- Adidas more than doubled its net income in second-quarter earnings reported earlier this week, gaining a major sales boost in North America and China thanks to its World Cup-related marketing and merchandise, according to MarketWatch.
- Adidas had the exclusive rights to put its brand name on match balls and had a greater number of team sponsorships than other marketers at the tournament, per MarketWatch. Net income for the brand reached $460 million, with sales revenue growing 4.4%. Sales of Adidas-branded products jumped 12%, with soccer-themed merchandise proving particularly popular.
- Competitor Nike had its swoosh logo on the jerseys of the French national team, which won the tournament, however. In North America, where Adidas faces stiff competition from Nike, sales for Adidas products grew 15.6%. In its most recent quarter, Nike reported a net income increase of 13% to $1.1 billion, and global revenue grew 8% to reach $9.8 billion. Nike is also growing faster than Adidas in Europe and China.
This year's World Cup tournament wasn't just a competitive battleground for professional soccer teams, but also for marketers. Adidas was able to leverage its sponsorships at the tournament to gain momentum against its chief rival both in the states and abroad, even though Nike hitched its brand to the right horse with the French men's national team.
For its World Cup promotions, Adidas launched a hefty campaign called "Creativity Is the Answer," which featured 56 sports figures, celebrities and influencers, including soccer superstar Leo Messi. The push included a 90-second spot and ambassador-created custom content tailored to specific cities, such as New York City, London, Shanghai, Tokyo, Paris and Los Angles.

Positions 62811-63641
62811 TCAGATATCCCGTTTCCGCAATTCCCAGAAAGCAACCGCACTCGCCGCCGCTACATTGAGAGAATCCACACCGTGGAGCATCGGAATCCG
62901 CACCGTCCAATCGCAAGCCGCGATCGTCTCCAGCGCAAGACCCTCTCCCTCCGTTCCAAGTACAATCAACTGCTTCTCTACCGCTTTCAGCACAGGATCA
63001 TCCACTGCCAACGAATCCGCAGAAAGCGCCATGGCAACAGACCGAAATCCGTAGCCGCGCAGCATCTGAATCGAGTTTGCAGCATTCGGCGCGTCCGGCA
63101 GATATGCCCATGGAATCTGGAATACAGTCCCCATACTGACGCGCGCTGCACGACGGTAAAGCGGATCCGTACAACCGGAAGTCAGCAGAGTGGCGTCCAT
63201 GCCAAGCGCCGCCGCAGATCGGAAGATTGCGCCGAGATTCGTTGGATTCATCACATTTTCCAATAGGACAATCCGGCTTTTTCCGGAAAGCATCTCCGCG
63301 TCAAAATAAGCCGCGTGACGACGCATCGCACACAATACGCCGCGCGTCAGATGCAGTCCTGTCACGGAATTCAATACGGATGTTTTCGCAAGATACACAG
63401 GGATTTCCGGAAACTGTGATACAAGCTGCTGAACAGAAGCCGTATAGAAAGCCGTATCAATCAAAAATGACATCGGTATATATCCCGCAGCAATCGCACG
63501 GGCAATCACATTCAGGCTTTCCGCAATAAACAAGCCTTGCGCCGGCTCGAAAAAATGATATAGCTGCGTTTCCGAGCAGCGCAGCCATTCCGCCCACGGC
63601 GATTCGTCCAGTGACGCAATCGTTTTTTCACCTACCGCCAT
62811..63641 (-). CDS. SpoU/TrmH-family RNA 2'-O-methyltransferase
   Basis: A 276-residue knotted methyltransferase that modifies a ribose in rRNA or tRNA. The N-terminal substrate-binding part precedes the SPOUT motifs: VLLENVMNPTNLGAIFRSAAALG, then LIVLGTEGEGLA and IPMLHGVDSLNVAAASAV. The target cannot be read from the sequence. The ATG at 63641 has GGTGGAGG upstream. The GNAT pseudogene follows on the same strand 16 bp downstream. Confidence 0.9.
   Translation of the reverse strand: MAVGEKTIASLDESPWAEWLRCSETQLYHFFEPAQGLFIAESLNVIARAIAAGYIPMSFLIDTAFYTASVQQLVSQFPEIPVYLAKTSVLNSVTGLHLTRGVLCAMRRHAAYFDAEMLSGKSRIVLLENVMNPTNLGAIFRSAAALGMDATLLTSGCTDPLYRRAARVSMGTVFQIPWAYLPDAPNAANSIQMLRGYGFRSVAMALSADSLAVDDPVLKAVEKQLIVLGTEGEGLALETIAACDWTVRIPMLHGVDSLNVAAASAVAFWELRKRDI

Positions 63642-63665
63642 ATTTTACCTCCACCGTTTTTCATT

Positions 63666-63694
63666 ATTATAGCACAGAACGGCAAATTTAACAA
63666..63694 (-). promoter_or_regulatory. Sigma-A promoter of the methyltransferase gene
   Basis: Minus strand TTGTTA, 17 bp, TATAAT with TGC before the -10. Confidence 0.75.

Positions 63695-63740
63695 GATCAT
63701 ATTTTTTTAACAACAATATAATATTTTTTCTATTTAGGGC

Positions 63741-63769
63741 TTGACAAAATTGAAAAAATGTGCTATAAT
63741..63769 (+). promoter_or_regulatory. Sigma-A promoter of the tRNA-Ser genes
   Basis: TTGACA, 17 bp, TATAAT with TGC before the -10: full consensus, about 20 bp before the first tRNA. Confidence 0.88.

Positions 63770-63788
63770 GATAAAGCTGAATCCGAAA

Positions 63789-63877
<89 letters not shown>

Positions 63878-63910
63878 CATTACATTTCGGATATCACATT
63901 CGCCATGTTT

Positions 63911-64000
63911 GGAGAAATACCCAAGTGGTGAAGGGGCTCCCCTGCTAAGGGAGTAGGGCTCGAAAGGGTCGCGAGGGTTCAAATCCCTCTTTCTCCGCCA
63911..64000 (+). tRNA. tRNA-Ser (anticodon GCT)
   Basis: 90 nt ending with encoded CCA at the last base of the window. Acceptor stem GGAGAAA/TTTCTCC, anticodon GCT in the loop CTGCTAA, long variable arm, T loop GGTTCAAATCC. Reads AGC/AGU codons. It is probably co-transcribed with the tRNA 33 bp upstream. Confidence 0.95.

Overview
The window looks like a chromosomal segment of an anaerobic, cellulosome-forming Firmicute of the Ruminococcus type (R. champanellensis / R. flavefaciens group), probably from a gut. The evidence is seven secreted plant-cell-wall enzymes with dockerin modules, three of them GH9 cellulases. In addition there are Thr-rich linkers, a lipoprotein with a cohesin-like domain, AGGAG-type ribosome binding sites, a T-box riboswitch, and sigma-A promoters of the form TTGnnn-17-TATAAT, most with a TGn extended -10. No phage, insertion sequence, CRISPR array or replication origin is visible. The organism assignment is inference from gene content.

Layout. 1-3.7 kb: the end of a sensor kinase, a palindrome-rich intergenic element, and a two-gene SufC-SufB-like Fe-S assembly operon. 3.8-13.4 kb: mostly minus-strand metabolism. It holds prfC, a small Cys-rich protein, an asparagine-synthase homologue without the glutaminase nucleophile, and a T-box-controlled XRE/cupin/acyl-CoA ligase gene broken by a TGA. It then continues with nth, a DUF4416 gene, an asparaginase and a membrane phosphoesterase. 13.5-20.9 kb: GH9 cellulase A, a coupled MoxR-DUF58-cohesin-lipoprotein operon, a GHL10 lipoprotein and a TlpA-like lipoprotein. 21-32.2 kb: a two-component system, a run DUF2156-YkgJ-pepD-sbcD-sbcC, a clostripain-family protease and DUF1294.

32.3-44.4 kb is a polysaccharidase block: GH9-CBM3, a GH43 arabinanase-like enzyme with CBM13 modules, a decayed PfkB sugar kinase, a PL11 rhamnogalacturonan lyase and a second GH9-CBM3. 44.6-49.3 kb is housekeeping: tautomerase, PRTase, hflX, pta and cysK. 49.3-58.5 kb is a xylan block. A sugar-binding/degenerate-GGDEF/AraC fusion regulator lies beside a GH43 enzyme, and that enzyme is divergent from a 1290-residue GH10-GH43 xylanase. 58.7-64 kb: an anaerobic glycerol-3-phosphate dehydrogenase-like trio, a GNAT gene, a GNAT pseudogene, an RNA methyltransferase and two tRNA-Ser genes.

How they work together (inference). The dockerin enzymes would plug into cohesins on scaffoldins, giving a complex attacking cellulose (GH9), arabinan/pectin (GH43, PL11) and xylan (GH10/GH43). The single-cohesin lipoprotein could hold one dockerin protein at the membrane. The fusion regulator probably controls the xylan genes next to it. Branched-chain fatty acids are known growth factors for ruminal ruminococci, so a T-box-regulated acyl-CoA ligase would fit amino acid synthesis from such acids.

Adidas' overall strong performance in Q2, bolstered by these soccer-themed efforts, underpins how many marketers were able to spin high viewership and global attention around the World Cup into a boon for their brands. Adidas and Nike going to head-to-head mirrors a similar showdown that emerged between Coca-Cola and Pepsi.
Though Coca-Cola was the official soft drink sponsor of the World Cup, Pepsi ran a heavy amount of soccer-themed marketing adjacent to the tournament with athletes like Messi. Pepsi's #LoveItLiveIt campaign was actually ranked No. 1 in terms of likeability and attention despite not being directly tied to the World Cup brand, according to an analysis from Ace Metrix.
Not all marketers reaped the rewards of the World Cup this year, however. AB InBev, the brewer of beers like Budweiser and Bud Light, poured huge investments, including a large-scale marketing campaign, into the tournament, which ended up weighing heavily on Q2 performance. That weak showing ultimately pushed AB InBev to realign in its global management structure. As part of the adjustment, the company named Pedro Earp as CMO, replacing Miguel Patricio in the role.